Maui Fire Lawyers – A Message From Hawaii To DC: ‘We Don’t Have Enough Money’

A group of about 12 civic leaders and local elected officials came to Washington, D.C. this week, looking for economic recovery relief for Maui. (Kirstin Downey/Civil Beat/2023)

A group of about 12 civic leaders and local elected officials came to Washington, D.C. this week, looking for economic recovery relief for Maui. (Kirstin Downey/Civil Beat/2023)

A delegation of Hawaii’s civic leaders looking for help for Maui converged on the nation’s capital this week seeking to become better advocates for the island by learning more about the inner workings of federal agencies and to make sure that Lahaina’s needs aren’t being forgotten.

In a jam-packed, whirlwind visit they met with Hawaii’s congressional delegation and top officials at the U.S. Department of Housing and Urban Development, the Small Business Administration, the U.S. Chamber of Commerce and the Economic Development Administration.

At each agency, they made presentations about Maui’s needs after the disastrous Aug. 8 fires, shared their insights about ways the community is struggling and pressed for details about how federal programs could work to boost the island’s recovery process more effectively.

“It’s an exploratory visit,” said Esther Kiaaina, vice chair of the Honolulu City Council, a D.C. veteran who served as an official of the U.S. Interior Department and as a legislative aide to Hawaii U.S. Rep. Ed Case and U.S. Sen. Daniel Akaka.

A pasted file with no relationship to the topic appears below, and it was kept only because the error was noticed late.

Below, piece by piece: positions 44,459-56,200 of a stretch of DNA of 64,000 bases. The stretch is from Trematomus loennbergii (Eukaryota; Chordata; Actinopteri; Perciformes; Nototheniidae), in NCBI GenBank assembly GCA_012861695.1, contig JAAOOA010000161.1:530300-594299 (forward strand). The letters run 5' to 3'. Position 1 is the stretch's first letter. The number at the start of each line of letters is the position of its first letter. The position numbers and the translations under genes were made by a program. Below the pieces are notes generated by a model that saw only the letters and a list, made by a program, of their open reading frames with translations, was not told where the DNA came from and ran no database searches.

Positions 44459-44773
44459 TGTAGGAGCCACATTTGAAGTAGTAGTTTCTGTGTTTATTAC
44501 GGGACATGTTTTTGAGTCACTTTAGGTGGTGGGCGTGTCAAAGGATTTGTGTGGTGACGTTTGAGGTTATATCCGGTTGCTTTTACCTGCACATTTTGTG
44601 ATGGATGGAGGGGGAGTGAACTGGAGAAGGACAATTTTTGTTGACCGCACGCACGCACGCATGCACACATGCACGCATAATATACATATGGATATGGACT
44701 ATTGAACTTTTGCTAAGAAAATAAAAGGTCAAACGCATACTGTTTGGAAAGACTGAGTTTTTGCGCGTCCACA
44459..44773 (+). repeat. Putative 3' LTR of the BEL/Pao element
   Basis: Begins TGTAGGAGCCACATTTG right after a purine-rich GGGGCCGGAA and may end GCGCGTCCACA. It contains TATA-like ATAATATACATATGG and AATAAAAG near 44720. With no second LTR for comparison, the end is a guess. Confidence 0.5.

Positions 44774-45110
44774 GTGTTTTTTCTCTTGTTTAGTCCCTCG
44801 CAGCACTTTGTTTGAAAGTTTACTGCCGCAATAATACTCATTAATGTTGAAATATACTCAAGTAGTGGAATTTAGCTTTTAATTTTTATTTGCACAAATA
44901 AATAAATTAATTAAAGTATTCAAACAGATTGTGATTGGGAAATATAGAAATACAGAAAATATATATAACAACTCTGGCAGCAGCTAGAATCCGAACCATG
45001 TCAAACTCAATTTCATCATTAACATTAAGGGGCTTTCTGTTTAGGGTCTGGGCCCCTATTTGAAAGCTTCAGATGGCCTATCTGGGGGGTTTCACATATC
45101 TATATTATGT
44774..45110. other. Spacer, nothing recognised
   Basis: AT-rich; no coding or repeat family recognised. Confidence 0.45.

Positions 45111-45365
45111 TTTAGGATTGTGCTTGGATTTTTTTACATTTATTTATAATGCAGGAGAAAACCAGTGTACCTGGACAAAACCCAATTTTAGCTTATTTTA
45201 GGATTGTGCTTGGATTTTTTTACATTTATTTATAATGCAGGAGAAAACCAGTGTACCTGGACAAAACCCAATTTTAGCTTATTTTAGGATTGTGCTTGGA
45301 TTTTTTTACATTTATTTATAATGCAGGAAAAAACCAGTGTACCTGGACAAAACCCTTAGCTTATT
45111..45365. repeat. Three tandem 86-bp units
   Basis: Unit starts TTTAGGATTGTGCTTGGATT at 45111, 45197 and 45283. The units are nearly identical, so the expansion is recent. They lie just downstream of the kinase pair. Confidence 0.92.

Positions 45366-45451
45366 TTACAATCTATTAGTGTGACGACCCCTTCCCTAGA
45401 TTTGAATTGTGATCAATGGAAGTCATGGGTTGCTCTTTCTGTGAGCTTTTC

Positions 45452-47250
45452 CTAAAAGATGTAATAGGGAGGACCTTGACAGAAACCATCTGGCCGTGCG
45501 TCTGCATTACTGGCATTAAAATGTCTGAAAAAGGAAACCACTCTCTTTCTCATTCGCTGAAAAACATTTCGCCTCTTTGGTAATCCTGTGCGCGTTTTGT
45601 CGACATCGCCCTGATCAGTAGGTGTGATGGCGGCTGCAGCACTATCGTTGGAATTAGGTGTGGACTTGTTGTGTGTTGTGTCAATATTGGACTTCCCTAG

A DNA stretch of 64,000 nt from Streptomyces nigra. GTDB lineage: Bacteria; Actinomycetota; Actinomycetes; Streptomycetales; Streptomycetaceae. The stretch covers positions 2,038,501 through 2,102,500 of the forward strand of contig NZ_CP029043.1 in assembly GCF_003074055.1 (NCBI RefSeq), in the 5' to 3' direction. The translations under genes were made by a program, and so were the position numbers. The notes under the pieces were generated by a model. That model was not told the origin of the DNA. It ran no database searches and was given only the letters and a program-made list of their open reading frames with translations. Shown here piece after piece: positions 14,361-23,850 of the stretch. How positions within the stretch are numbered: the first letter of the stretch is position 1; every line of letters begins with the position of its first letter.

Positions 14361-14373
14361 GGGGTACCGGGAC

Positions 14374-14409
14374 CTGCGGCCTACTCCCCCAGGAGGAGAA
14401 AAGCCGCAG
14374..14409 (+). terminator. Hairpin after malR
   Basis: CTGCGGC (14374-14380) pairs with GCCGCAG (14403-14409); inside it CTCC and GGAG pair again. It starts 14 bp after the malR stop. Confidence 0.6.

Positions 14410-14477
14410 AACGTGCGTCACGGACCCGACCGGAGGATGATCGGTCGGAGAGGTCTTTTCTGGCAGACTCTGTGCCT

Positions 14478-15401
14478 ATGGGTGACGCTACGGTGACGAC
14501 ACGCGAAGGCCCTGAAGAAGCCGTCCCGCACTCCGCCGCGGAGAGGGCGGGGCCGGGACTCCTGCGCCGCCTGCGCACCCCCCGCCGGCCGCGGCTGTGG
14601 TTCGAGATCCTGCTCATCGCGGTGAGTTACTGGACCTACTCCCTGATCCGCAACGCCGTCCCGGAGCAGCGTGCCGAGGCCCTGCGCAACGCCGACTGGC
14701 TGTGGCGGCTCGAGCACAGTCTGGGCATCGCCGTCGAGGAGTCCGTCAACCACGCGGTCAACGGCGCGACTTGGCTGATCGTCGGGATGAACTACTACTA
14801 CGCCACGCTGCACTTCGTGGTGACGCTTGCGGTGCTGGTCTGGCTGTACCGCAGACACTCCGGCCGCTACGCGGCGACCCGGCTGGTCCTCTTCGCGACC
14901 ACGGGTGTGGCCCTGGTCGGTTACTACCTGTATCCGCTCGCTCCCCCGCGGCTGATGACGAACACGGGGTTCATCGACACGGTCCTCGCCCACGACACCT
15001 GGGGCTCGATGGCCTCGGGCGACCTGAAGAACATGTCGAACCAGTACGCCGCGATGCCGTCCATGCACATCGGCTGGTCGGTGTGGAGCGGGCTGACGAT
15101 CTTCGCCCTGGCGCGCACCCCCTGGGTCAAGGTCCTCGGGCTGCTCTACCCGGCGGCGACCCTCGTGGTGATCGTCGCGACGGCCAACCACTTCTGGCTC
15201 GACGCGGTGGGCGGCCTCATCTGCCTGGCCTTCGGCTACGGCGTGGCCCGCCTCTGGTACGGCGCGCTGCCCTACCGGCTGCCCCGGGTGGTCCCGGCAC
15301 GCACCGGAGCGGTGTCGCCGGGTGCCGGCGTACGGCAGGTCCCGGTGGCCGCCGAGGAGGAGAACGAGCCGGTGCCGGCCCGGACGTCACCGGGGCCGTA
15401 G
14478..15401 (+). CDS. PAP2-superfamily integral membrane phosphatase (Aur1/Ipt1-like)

The group met with officials in some destinations that were grand, such as the U.S. Capitol and lawmakers’ offices, but also spent time in drearier corners of the city where lower-level bureaucrats do the tedious but essential work of making government agencies function.

Members of the group traveled independently, making their own air and hotel reservations. Some stayed with friends. They found their own ways to meetings at the far-flung locations.

“We shared Uber rides when we could,” Kiaaina said.

The group members, who have labeled themselves the hui, included Kiaaina; Yuki Lei Sugimura, chair of Maui County’s budget committee; Laksmi Abraham, legislative liaison to Maui Mayor Richard Bissen; Kuhio Lewis, chief executive officer of the Council for Native Hawaiian Advancement; Sherry Menor-McNamara, president and chief executive officer of the Chamber of Commerce Hawaii; Noe Noe Wong-Wilson, vice-chair of Aina Aloha Economic Futures, and Luke Bailey, chief financial officer of Maui United Way. Officials from Maui Economic Opportunity, the Hawaii Community Foundation and the Maui Economic Development Board also participated.

Sugimura, the Maui County budget chair, noted that the county’s entire annual budget is about $1 billion but just one aspect of the recovery — restoring the island’s damaged infrastructure — has already been estimated to cost more than $1 billion.

“We don’t have enough money,” she said.

The federal government has pledged substantial assistance to the island but partisan gridlock in Washington has meant that disaster relief funding has fallen captive to unpredictable political forces. The fight early this fall over supplementing much-needed disaster funding and the lag-time in naming a new Speaker of the House have highlighted those perils.

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